ISL 2020-21: Countdown begins for a season like no other

The 2020-21 ISL season is set to begin on November 20. Sandeep Shetty / ISL / Sportzpics

Editor's note: The Indian Super League (ISL) announced the first 11 rounds of fixtures for the 2020-21 season on Friday, October 30, 2020. This story was first published on October 23, 2020.

After seven months of eerie silence, Indian football finally returned with a bang with the I-League qualifiers this month. Well, not so much a 'bang' in terms of the football itself, which had its moments, but the mere act of it happening. And it ended with old boys Mohammedan Sporting sealing their return to the big(ger) stage while also producing some killer Ekta Kapoor-esque drama off the pitch.

While the division they've entered won't kick off till December, the newly-crowned top division, the Indian Super League (ISL) is now less than a month away. The ISL will start on November 20, inside a bio-bubble in Goa, where most teams are currently in pre-season camps. Few other details have been revealed -- like the end date, the rough schedule or how it will be adjusted to accomadate the the three teams participating in AFC competitions from January -- but what we do know is that this is going to be an ISL season unlike any so far.

It will be behind closed doors, at a single venue, featuring the two Kolkata giants for the first time, the City Football Group-backed Mumbai City FC in its new avatar, and lots of new faces on and off the pitch. Here's how things stack up four weeks out from Matchday 1

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The new and new-ish

Over this summer, the most successful side in ISL's short history and one of the two biggest footballing institutions in India became one -- ATK Mohun Bagan. We knew this was going to happen already, but what we didn't know was that they wouldn't have to wait long to be reunited with that other venerable old institution of the Maidan.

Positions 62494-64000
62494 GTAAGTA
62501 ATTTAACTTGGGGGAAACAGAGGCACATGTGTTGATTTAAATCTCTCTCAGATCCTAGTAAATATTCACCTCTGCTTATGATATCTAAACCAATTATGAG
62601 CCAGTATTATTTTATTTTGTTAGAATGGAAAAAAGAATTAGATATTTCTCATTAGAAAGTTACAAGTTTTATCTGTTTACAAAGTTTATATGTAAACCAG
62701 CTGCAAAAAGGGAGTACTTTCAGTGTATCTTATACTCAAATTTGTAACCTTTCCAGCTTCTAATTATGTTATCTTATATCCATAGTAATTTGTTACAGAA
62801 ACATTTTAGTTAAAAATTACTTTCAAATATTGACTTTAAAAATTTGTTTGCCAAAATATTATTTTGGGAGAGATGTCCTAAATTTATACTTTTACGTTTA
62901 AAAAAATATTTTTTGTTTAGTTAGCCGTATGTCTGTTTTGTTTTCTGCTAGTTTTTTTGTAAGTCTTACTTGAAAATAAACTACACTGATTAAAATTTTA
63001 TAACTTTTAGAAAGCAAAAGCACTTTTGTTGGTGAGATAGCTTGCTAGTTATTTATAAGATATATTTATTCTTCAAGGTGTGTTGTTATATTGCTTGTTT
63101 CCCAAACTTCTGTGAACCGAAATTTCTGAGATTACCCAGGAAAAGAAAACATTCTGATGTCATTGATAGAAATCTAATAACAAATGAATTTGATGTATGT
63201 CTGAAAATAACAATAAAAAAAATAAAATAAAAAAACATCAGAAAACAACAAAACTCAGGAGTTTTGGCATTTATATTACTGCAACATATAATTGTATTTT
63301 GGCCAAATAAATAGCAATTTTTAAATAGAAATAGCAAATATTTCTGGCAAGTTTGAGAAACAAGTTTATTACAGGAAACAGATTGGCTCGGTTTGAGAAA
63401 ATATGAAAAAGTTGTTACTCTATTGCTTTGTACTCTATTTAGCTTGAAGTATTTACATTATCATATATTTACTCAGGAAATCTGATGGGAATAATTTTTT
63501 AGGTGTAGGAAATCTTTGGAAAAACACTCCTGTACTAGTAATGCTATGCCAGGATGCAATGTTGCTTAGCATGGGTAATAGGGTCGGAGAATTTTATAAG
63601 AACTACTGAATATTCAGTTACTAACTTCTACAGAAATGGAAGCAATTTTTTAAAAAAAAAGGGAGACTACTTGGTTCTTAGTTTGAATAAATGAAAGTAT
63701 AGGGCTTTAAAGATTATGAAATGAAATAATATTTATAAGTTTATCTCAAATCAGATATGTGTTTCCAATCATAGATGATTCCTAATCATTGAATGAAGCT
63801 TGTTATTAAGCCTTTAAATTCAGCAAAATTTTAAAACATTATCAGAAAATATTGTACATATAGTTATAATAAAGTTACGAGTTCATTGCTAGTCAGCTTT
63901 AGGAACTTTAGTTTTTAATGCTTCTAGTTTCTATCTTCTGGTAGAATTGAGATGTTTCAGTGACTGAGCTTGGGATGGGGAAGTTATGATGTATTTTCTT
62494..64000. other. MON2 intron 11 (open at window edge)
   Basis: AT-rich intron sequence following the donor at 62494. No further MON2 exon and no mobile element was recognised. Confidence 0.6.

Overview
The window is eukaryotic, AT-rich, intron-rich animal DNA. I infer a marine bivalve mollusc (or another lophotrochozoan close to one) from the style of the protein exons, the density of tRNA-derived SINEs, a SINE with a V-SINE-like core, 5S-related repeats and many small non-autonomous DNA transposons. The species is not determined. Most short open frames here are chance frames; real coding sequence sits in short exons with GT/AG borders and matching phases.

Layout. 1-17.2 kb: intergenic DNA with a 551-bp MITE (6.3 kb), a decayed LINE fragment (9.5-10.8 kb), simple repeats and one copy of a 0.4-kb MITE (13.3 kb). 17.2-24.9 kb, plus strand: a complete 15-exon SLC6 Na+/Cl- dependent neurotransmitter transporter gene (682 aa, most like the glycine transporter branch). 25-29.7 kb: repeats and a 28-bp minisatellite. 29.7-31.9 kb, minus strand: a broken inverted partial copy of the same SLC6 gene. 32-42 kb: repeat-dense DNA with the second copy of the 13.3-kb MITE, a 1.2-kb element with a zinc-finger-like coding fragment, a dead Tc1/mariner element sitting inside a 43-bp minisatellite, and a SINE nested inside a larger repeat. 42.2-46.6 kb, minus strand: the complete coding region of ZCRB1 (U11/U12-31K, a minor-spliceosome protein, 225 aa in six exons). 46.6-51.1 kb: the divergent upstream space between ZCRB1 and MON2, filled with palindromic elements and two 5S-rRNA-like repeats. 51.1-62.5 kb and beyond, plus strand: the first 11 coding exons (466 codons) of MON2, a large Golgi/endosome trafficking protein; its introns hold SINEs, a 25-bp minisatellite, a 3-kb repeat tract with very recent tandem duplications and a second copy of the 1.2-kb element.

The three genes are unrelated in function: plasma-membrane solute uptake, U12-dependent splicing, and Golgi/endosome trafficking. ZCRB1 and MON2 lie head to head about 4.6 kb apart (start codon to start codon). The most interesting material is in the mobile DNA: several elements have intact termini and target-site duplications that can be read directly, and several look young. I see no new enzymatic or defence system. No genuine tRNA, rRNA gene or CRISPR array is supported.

East Bengal are now SC East Bengal, a flashy new prefix coming along with a new investor -- announced by the Chief Minister of West Bengal herself - and now find themselves in the spanking new environs of the ISL.

To add to the drama quotient, they have a former 'Spice Boy' in charge, appointed after most other teams had already finalized their squads. Robbie Fowler is going to have to move with some alacrity to match, or beat, what he had achieved last season in Australia, his only previous proper go at management. Expect his football to be a tad more staid than those famous beige suits, though.

Their old (and new) rivals continue with Antonio Habas, and the majority of the squad that so convincingly won the playoffs last season with ATK. And they have added the one man in the Indian national team who does not really look out-of-place doing a Viking clap, Sandesh Jhingan. Fitness permitting, this could be a win-win for all parties.

- Robbie Fowler factfile: Success built on defence and defiance

- Sandesh Jhingan and Antonio Habas a match made in heaven

Old favourites and history-makers

Perma-favourites Bengaluru FC are tugging at heartstrings with a sons-of-the-soil tribute on their away jerseys (red and yellow stripes on their sleeves, an homage to the state colours of Karnataka), while hoping that new signing Kristian Ospeth can pull enough strings in attack to dispel the gloom that had descended on their atypically blunt forward line last season. Finally, a Viking playing for the side which brought that (now) infernal form of celebration to these shores. He may not have anyone to clap to this season, but can he do enough to fill that Miku-sized hole in the 'Goals For' column?

FC Goa are going to make history, the first Indian team to play an Asian Champions League group stage match, but before that they have a league stage (shield, title, first-place, what do you call it?) to defend. They're going to have to do it with almost a brand new team, the core replaced, and a new manager in Juan Ferrando. As exciting as the prospect of a rebuild is, there's massive risk. Just the way the club like it, then. At least they won't need adjusting to the climate.

- Juan Ferrando, the 'football obsessed' coach with ties to Barcelona and Wenger

- New kid Ishan Pandita ready to show Goa, ISL what the fuss is all about

Southern stars and lovable underdogs

Kerala Blasters, being the Kerala Blasters, have a new manager in charge. Kibu Vicuna won the I-League in commanding fashion, then saw his team get swallowed whole by ATK. He'll have a point or two to prove. There are exciting new additions as ever -- former Celtic cult hero Gary Hooper the headline-grabber -- but everything depends on the management showing a modicum of patience with, and belief in, their man on the touchline.